Friday, 8 November 2013

Farthest North and Farthest South, #5: 'the cleanest and most isolated way of having a bad time'

It would be easy to consider the highlight of this book, as of the Cambridge Scott Polar Museum itself, where I bought it from, to be the intensely memorable excerpts from Captain Scott's last letters which Apsley Cherry-Garrard quotes near the end of his long text. From Scott's 'Message to the Public', a quotation from which appears on the wall next to the entrance of the Polar Museum, Cherry-Garrard quotes: 'Had we lived, I should have had a tale to tell of the hardihood, endurance and courage of my companions which would have stirred the heart of every Englishman. These rough notes and our dead bodies must tell the tale, but surely, surely a great rich country like ours will see that those who are dependent on us are properly provided for.' In more scattered language, but conveying almost precisely the same message, Scott pens his last diary entry: 'Every day we have been ready to start for our depot 11 miles away, but outside the door of the tent it remains a scene of whirling drift. I do not think we can hope for any better things now. We shall stick it out to the end, but we are getting weaker, of course, and the end cannot be far. It seems a pity, but I do not think I can write more. For God's sake, look after our people.' However, powerful as these excerpts are, it seems to me that they only acquire their true power when the reader is able to look at them outside pre-conceptions of Edwardian bombast and heroism, outside 'the myth of Scott', most recently dissected by Max Jones in The Last Great Quest (2004), and to recognise the truth of what Scott is saying about the qualities these men possessed. It is easy to read a quotation on a wall and believe that it is false, but after the long attrition of the details Cherry-Garrard provides about the true horror of the polar journey and his own 'worst journey in the world', 'the winter journey' to collect the eggs of Emperor penguins, it is harder not to be moved by Scott's words, and to feel much more able to relate to his experience that to that of a faceless imperial hero.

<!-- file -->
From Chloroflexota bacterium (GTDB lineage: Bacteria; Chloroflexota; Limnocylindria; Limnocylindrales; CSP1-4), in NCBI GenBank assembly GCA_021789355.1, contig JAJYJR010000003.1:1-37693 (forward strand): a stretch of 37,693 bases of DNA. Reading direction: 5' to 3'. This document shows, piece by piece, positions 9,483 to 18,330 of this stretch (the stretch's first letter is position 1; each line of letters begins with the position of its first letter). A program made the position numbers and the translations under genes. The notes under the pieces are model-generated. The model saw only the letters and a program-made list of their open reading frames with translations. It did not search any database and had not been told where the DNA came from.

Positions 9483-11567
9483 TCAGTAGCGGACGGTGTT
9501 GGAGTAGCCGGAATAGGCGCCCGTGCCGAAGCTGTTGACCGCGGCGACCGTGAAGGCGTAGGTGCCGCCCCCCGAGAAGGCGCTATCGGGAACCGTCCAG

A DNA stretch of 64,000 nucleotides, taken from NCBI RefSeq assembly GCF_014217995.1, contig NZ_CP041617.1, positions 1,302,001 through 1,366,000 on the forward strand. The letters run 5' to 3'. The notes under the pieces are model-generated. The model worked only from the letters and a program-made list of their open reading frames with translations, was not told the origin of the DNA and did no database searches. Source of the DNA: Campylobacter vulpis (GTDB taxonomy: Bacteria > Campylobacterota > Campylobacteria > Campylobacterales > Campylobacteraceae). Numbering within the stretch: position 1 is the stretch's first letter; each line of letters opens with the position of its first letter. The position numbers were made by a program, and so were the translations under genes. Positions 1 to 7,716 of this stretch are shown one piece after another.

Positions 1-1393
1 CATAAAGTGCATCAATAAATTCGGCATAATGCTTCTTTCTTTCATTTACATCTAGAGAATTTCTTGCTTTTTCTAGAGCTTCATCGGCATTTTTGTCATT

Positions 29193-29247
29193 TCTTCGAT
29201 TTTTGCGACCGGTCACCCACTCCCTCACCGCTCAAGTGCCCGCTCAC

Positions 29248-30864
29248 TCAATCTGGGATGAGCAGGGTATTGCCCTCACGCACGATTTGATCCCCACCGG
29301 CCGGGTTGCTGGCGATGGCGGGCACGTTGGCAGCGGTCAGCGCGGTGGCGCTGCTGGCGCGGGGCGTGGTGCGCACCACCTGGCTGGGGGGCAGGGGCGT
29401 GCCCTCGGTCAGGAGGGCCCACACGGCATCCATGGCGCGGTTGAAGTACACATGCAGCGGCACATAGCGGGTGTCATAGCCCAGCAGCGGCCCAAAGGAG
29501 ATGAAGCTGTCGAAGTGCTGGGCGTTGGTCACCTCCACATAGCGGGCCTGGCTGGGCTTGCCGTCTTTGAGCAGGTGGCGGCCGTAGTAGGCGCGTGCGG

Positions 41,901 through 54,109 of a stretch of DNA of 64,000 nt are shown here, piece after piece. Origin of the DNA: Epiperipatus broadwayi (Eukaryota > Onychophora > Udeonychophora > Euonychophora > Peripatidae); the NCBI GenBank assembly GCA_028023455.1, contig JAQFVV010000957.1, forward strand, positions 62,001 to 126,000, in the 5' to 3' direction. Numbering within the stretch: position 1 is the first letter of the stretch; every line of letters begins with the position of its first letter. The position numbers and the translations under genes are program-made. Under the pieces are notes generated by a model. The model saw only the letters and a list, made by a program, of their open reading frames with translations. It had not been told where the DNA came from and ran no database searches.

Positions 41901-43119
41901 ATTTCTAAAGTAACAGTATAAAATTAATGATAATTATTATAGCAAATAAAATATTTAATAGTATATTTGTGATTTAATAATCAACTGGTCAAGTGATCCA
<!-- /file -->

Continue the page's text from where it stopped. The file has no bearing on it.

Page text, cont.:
The key quality, of course, that Cherry-Garrard possesses, apart from his first-hand knowledge of the polar expedition, is the ability to write, but the success of this account is not his alone. It relies heavily on excerpts from diaries kept by the other men, most notably, Henry Bowers, who accompanied Scott to the Pole. I find it astonishing that in such conditions Bowers, Scott and Cherry-Garrard himself, who utilises his own field notes, were able to write such lucid and engaging prose, especially as none of them were 'literary' men, and wonder how far this was typical of the nineteenth-century elite. The pressures of travel mean that few of the diaries indulge in the more formal style adopted by Scott in his 'Message to the Public', and instead, get straight to the point, as when Cherry-Garrard writes after their tent is blown from them and recovered, 'When we had lost our tent, and there was a very great balance of probability that we should never find it again, and we were lying out the blizzard in our bags, I saw that we were face to face with a long fight against cold which we could not have survived. I cannot write how helpless I believed we were to help ourselves…' It is the same clarity that Cherry-Garrard preserves throughout his more composed account, beginning with the famous line, 'Polar exploration is at once the cleanest and most isolated way of having a bad time which has been devised.'